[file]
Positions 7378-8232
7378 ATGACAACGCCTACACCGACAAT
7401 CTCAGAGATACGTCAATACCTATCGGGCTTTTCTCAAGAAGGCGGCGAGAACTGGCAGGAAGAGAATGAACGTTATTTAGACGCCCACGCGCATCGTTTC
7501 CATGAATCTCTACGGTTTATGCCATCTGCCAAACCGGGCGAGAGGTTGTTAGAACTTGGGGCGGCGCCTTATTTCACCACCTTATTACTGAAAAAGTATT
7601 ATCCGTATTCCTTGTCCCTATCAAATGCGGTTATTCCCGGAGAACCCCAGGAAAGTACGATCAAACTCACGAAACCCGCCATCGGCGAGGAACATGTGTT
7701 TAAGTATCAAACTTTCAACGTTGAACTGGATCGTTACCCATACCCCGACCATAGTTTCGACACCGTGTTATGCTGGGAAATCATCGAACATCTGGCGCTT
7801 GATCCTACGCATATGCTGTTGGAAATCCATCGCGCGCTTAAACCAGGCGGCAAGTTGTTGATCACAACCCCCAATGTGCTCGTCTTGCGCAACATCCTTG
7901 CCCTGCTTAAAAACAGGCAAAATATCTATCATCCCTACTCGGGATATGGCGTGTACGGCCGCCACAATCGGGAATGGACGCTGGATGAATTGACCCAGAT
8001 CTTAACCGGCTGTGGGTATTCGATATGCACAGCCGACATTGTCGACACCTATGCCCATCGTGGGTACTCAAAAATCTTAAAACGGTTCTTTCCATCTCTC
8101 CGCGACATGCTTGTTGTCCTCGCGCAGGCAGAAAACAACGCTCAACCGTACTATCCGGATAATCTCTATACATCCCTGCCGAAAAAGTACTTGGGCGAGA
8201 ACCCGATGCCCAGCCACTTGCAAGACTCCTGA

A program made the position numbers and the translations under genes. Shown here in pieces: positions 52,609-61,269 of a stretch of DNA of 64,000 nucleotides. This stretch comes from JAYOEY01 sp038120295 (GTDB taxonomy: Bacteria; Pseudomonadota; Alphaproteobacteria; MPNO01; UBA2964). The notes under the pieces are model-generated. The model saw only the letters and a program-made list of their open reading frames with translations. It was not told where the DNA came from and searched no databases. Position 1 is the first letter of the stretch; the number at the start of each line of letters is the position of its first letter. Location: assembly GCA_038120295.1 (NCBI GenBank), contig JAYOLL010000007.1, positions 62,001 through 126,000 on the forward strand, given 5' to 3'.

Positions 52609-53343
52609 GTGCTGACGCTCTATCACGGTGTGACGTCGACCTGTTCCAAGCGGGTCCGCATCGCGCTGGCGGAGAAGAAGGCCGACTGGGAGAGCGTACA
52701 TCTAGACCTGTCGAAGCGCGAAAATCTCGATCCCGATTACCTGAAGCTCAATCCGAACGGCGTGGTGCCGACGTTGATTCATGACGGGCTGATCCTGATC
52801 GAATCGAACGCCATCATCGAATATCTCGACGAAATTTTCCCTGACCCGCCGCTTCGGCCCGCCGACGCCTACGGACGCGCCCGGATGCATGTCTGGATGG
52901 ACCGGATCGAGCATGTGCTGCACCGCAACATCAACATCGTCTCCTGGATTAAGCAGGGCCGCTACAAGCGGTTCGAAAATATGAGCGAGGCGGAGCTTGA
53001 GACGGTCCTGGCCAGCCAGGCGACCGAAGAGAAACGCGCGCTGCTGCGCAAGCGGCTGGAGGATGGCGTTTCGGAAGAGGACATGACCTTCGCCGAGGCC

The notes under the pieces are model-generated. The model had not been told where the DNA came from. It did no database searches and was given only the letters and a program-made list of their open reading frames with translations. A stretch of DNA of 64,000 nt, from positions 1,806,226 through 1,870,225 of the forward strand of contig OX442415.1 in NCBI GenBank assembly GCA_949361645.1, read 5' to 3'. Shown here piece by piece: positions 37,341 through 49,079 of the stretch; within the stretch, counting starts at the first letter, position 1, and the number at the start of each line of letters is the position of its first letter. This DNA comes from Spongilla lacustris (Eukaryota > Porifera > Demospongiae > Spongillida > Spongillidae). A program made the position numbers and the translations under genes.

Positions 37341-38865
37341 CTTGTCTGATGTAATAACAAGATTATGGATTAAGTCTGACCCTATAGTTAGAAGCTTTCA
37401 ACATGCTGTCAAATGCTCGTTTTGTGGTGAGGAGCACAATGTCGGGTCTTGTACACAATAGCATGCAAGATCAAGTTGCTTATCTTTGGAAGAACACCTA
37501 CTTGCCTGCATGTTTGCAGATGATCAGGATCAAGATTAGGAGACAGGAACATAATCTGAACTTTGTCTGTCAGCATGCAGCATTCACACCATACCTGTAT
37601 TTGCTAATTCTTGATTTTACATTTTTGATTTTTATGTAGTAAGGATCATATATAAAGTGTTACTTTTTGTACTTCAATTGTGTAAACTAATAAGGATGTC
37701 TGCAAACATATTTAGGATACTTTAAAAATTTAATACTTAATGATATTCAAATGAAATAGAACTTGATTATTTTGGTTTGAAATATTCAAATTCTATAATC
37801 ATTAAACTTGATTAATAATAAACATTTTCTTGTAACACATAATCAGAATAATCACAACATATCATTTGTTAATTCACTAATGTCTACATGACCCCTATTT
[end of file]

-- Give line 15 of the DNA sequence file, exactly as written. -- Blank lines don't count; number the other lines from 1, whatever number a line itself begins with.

52701 TCTAGACCTGTCGAAGCGCGAAAATCTCGATCCCGATTACCTGAAGCTCAATCCGAACGGCGTGGTGCCGACGTTGATTCATGACGGGCTGATCCTGATC